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How many people each year suffer some type of preventable harm that contributes to their death after a hospital visit?
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 Inflammation – The Silent Killer (Part One) 
The following is one in an ongoing series of columns entitled Women's Nutrition Detective by . View all columns in series
Janet was 52 when she came to me worried and confused. Her doctor had diagnosed her with high cholesterol and coronary artery disease, a narrowing of the arteries in her heart. He wanted to put her on cholesterol-lowering statins — drugs that would address both of her symptoms, but not the underlying cause.

Janet wanted to reverse her condition and knew that medications were not the solution, but she wasn't sure what to do next. After taking a lengthy health history, it was clear to me that her problem was due, in part, to chronic inflammation — something her doctor had overlooked.

Janet was overweight, didn’t exercise, and had a lot of allergies, tendonitis, and a gum infection. She thought these problems were minor and separate from one another. They weren’t. They were interrelated. After Janet went on a diet and supplement program designed to lower chronic inflammation, she began to feel better — and her cholesterol numbers proved it wasn’t just emotional.

Recent studies are pointing to chronic inflammation as being a major risk factor for heart disease. Because inflammation can be painless and frequently goes undetected, its relationship to disease has been overlooked. If you have several diseases caused by inflammation, you may have a low-level chronic inflammatory process that could eventually lead to heart disease. An inflammation is like a fire. If you don’t put it out, it spreads. It may lie smoldering so you don’t even know it’s there, but unless it’s squelched, it continues to burn slowly.

"Itis" means inflammation, so arthritis, gastritis, dermatitis, pancreatitis, bronchitis, colitis, dermatitis, gingivitis, hepatitis, and psoriasis have a common denominator: chronic inflammation. So do other conditions like some forms of cancer, asthma, diabetes, inflammatory bowel disease, and coronary heart disease. When you reduce chronic inflammation, all of these conditions can improve.

Inflammation and your heart
Not all inflammation is bad. It helps our bodies get rid of foreign matter like bacteria and toxins, keeping them from spreading into other tissues and organs. Its protective responses — redness, heat, pain, and swelling — help the body get rid of foreign substances and prepare injured tissues for repair. Occasional inflammation is part of the normal healing process.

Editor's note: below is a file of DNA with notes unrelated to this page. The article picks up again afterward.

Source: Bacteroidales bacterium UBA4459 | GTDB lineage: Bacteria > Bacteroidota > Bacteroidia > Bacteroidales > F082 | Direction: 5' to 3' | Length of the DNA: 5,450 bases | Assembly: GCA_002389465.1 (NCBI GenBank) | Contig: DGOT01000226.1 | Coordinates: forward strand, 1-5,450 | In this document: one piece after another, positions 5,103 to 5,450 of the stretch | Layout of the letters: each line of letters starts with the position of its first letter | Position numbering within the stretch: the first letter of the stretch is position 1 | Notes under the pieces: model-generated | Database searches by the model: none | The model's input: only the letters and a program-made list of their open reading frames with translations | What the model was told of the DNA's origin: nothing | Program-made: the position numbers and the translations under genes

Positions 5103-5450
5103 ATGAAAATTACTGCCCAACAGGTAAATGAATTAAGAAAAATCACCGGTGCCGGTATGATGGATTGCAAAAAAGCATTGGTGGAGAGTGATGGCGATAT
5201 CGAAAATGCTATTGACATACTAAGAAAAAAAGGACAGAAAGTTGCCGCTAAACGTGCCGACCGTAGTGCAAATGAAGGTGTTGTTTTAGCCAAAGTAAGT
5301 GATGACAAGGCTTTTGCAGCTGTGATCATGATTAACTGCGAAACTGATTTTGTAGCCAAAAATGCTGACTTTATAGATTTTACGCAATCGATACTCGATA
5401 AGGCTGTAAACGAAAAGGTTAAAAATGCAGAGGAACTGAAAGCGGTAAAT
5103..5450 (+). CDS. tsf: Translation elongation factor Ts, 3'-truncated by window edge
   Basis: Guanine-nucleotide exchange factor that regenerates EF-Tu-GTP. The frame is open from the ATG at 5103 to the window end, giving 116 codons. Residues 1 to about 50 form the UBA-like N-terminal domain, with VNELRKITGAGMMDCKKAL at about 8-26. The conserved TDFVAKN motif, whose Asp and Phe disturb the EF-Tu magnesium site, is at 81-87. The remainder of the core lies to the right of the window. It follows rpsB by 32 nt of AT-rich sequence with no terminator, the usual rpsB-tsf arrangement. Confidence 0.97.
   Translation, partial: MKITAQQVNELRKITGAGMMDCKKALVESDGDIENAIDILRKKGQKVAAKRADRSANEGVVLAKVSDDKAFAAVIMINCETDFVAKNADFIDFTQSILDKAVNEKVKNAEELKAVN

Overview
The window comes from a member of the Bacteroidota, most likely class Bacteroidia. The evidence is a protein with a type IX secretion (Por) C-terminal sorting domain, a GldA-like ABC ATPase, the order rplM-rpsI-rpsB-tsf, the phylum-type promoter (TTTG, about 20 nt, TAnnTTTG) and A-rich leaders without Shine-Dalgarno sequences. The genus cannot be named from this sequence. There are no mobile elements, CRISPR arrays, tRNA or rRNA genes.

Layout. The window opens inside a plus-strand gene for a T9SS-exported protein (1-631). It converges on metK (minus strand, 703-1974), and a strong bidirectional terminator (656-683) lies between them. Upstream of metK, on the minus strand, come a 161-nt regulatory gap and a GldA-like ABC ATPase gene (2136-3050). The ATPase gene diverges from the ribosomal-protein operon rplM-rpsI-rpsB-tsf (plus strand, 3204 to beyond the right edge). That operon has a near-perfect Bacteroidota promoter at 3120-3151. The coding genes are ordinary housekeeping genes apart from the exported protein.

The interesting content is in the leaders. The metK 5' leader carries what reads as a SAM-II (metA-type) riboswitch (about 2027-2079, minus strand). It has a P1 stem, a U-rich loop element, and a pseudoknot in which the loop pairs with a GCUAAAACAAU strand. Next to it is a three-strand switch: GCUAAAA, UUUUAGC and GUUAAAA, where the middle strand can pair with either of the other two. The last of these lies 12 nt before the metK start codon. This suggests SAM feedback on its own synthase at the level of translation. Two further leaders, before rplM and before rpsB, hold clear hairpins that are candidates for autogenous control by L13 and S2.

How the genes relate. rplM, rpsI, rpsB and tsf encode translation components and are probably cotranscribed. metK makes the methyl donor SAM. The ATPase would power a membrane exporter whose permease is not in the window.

But like just about everything, inflammation has its down side. When it's chronic, it becomes destructive. Repeatedly inflamed tissues become damaged and break down, creating diseases. In the case of heart disease, blood vessel walls can become inflamed from either a low-level infection, high levels of homocysteine (an amino acid made from methionine), or oxysterols (rancid cholesterol).

Small quantities of red meat and dairy products, all high-methionine foods, usually pose no problems. But large amounts can create too much homocysteine, and this is the beginning of a vicious cycle, because excessive homocysteine produces free radicals that, in turn, make oxysterols.

Oxysterols are the harmful, oxidized form of cholesterol that can cause plaque to form on artery walls. Oxysterols are not only created from homocysteine, they are found in some processed foods like powdered eggs and milk, re-heated lard, and gelatin products. Some nutrients, like beta carotene, folic acid, and vitamins B6, B12, C, and E, can neutralize both homocysteine and oxysterols. Be sure you're taking a good quality multivitamin/mineral especially if you eat a high animal-protein diet. You may need stronger anti-inflammatory nutrients as well.

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 About The Author
Nan Fuchs, Ph.D. is an authority on nutrition and the editor and writer of Women's Health Letter, the leading health advisory on nutritional healing for......moreNan Fuchs PhD
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